Iain Banks had been rejected by publishers when he presented his science fiction novels. The Wasp Factory was his 'main stream' book, and this one was accepted. What surprises me is that the publishers did not call in social services.
This story in one way seems very mundane as it follows the daily events of a teenager. There are the usual things: eating, carefully shaving, making explosions, getting drunk, making kites.The relevance comes later. But this character goes a bit further. In his matter-of-fact style he explains how he tortures animals and the murder of young children. Without sensationalism or being overly gory, sometimes I had to re-read sections because I wasn't sure what I had just read, as it was so bizarre with a strange logic. Totally unexpected twist at the end, too.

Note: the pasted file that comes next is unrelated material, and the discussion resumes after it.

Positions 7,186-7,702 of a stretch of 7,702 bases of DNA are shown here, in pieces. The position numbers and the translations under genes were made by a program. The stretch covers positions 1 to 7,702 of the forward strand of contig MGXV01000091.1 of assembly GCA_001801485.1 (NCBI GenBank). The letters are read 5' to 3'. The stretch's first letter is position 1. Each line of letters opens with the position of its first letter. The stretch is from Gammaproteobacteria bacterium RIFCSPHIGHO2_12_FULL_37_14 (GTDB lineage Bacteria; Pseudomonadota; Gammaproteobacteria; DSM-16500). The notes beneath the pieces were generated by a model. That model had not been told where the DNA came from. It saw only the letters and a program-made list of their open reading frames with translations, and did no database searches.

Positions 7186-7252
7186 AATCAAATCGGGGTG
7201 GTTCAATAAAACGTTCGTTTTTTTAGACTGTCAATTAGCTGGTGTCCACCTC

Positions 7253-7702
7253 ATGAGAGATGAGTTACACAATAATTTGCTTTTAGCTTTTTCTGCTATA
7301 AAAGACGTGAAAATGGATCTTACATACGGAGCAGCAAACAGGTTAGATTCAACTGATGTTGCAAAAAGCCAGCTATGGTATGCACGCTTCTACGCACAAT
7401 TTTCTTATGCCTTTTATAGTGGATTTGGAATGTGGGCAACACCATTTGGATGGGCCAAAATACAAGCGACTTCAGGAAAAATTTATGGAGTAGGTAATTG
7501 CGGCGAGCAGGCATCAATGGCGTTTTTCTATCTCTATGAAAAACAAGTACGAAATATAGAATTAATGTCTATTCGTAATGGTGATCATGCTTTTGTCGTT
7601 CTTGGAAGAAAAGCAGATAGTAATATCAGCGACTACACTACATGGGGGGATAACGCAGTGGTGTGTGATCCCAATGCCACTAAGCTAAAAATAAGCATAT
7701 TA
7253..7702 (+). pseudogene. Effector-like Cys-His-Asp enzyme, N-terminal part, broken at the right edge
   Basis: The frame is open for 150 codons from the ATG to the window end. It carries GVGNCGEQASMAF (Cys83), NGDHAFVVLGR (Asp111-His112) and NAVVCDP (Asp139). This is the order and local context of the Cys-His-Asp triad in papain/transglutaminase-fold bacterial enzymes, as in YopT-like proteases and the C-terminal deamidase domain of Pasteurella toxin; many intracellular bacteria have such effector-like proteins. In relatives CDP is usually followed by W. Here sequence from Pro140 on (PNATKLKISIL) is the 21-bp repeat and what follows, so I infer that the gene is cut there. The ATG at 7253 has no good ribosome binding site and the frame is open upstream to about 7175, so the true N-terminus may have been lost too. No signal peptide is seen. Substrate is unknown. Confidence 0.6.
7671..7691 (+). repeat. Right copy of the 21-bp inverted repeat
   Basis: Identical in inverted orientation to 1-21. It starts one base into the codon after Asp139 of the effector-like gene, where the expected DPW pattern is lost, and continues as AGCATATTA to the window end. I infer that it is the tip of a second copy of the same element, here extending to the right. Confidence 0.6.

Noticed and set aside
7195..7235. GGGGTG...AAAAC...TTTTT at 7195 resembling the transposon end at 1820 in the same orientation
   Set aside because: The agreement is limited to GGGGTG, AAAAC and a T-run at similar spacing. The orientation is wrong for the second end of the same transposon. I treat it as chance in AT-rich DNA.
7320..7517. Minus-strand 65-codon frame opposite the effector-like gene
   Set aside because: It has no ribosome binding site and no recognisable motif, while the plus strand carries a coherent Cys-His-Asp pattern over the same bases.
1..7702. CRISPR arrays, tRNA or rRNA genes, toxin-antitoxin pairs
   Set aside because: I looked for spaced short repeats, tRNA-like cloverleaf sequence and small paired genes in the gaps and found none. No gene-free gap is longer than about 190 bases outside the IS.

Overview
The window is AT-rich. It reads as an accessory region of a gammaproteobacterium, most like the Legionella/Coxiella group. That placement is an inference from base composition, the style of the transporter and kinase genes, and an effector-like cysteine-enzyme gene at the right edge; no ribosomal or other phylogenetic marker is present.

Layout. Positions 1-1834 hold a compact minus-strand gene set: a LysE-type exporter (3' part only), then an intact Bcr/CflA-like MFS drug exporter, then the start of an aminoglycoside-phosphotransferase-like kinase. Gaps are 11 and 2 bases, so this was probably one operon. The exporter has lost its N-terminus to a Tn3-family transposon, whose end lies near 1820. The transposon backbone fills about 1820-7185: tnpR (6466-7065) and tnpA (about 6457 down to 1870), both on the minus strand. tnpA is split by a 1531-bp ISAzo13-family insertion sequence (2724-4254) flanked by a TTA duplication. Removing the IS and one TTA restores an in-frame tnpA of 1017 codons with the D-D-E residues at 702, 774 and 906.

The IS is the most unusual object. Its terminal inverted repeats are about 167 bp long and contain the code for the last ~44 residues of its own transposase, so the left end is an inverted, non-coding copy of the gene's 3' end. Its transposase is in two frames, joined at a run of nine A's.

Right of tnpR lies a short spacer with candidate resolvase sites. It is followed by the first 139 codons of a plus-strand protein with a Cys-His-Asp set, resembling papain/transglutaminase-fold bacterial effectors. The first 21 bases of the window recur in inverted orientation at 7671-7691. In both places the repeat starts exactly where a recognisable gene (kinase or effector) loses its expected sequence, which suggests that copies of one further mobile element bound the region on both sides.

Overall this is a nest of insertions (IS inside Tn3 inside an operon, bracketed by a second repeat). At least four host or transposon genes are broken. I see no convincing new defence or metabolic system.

Oh yes, and the actual 'wasp factory' itself. How on Earth did he dream up that concept?
Banks has an easy style, very much the voice of the narrator. I was grabbed from page one, always wondering what would happen next. It is a disturbing and sometimes harrowing story, in places quite horrific, unpredictable, very dark. It is just a uniquely odd story.
In many ways I can understand why Banks decided to go down the science-fiction route, creating strange worlds obviously came easy to him. But I wish that he had written more mainstream books (if that is an appropriate term for someone as gifted as him), as sci-fi generally isn't for me and makes his work a little exclusive.
Iain Banks is one of our most talented writers and his crisp, skilled, original style and imagination make this a really good book.
Published by MacMillan on 16 February 1984.